• I’m glad you mentioned MsLexia, Hilary. I discovered them last year, though I’m not a UK-based writer, but in fact I’ve submitted a story to them in one of their past calls. (Fingers and toes crossed.) Their writing advice articles are pearls.
      I’d love to see one of your stories in their women’s short story 2016 competition, Hilary.
      Again, yes, MsLexia is a great resource–I highly recommend that anyone reading this comment and interested in feminism and/or writing subscribe to it, if at all economically feasible!

      • Best of luck with yours. They accepted the first story I submitted (short and comic) back in 2003 – but nothing since then. I haven’t submitted for years and very rarely write short stories now.

  2. These are great, Leigh! I’ll definitely drop you a line should anything happen beyond my little universe I call Flaccoville! 🙂 BTW, love your phrase, “Open that door as only you can!” Simply perfect!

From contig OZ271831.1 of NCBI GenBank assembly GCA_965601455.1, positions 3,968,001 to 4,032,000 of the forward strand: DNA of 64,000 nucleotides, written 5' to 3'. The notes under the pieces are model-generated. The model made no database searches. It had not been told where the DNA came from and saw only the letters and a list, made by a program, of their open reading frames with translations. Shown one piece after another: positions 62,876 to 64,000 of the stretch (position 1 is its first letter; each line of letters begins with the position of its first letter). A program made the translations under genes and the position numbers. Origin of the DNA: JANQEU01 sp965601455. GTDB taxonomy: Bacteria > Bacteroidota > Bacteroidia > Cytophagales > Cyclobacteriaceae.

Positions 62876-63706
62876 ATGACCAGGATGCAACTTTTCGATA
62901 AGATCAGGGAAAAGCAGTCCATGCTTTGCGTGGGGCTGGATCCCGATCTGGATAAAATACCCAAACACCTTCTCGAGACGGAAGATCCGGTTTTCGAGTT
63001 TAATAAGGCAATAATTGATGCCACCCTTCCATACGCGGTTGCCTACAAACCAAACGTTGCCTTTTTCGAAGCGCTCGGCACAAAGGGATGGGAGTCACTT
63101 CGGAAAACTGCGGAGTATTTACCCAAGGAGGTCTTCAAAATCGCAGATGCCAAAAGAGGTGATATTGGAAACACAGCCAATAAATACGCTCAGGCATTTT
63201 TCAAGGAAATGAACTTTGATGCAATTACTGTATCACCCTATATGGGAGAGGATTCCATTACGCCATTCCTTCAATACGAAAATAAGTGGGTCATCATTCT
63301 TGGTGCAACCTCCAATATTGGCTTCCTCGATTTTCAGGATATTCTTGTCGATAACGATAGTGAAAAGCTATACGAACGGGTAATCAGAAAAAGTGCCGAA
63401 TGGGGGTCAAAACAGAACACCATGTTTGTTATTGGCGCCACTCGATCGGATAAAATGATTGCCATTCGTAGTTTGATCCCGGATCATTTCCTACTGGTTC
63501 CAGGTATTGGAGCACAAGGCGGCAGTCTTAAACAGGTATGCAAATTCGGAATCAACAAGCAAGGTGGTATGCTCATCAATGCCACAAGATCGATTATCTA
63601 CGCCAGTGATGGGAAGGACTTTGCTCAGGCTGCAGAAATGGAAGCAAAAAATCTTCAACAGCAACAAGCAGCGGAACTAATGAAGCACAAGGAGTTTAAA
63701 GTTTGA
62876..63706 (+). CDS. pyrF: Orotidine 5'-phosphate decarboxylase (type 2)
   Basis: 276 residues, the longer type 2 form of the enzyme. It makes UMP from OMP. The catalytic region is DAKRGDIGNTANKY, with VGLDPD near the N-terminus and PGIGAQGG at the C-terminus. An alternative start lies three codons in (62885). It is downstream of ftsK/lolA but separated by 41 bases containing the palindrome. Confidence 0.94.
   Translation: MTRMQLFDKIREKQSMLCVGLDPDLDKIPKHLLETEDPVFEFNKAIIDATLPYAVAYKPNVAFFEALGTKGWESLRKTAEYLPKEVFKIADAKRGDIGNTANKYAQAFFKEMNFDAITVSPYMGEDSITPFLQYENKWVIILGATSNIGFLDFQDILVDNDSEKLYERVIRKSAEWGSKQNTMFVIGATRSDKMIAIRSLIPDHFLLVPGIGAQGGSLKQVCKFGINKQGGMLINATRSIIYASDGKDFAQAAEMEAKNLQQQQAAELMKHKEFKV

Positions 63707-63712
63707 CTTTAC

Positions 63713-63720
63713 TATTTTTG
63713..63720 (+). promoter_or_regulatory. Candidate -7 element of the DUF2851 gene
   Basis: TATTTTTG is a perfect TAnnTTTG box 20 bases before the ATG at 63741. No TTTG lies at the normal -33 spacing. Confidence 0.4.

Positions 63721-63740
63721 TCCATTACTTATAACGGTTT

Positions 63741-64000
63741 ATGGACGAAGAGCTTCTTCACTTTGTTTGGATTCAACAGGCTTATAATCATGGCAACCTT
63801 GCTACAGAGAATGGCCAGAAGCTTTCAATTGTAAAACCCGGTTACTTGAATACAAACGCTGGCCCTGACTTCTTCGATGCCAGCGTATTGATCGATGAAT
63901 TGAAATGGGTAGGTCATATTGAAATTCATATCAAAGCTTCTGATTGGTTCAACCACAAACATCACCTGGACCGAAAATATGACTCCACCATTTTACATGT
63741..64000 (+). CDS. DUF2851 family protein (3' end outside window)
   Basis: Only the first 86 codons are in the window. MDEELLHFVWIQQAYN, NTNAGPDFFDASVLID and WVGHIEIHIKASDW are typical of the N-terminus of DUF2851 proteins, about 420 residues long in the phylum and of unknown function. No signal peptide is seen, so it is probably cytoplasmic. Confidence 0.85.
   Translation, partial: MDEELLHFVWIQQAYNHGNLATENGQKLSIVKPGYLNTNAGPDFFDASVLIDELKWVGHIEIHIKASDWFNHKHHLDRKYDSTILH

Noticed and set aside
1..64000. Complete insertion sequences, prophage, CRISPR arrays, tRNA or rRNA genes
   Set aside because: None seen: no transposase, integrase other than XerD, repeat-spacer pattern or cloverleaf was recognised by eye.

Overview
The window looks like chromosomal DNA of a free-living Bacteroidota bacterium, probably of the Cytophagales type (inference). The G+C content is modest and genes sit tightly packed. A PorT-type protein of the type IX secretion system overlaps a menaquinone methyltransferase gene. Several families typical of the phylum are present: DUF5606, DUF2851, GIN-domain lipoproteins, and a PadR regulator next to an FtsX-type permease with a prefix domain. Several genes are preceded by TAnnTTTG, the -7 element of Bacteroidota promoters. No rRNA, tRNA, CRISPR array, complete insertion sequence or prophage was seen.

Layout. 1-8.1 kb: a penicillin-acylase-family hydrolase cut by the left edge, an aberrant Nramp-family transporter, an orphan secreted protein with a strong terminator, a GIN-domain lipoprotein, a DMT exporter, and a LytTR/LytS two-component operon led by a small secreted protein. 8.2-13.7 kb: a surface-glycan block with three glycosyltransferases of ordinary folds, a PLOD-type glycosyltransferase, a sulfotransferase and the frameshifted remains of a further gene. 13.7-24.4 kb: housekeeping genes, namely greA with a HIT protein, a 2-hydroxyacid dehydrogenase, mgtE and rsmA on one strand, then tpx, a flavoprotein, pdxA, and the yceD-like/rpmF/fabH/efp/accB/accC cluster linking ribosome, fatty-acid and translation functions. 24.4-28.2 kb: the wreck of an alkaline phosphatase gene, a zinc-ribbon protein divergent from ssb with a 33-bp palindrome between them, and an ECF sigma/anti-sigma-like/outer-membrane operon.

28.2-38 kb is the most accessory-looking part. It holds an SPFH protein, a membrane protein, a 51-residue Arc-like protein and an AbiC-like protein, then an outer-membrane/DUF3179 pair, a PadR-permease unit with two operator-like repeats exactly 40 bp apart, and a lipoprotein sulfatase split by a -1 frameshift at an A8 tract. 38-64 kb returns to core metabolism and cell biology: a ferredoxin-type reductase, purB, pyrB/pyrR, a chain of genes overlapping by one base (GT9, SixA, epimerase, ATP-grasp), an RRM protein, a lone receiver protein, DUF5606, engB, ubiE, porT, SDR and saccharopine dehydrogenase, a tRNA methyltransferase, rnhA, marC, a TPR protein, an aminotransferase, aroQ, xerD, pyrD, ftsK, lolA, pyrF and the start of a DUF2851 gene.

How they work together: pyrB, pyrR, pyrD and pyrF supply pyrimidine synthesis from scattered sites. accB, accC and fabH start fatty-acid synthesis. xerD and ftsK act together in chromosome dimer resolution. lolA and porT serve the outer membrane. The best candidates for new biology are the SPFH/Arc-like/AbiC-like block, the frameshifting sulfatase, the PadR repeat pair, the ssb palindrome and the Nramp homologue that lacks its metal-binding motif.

• Flaccoville has a wonderful ring to it, Jack. I’m seeing it in my mind’s eye now like the Hollywood sign, maybe because of the repeating letters (as in Hollywood)! Good luck: I’m trying to post a diversity of interesting markets and publications and author interviews and such that I run across in my readings. I’m tickled pink when it helps someone out! Have a great week, J!

  3. Hey, Leigh, I only just noticed your complimentary words about my book and your mention of the interview over at Dave Farmer’s blog. By the way, I loved The Range. It’s in a league of its own, way ahead of other zombie apocalypse novels — memorable characters, rich scene painting, ever-so frightening as it’s plausible, and … well, totally original.
    You’re amazing the way you discover all these literary markets. And, thanks for sharing them.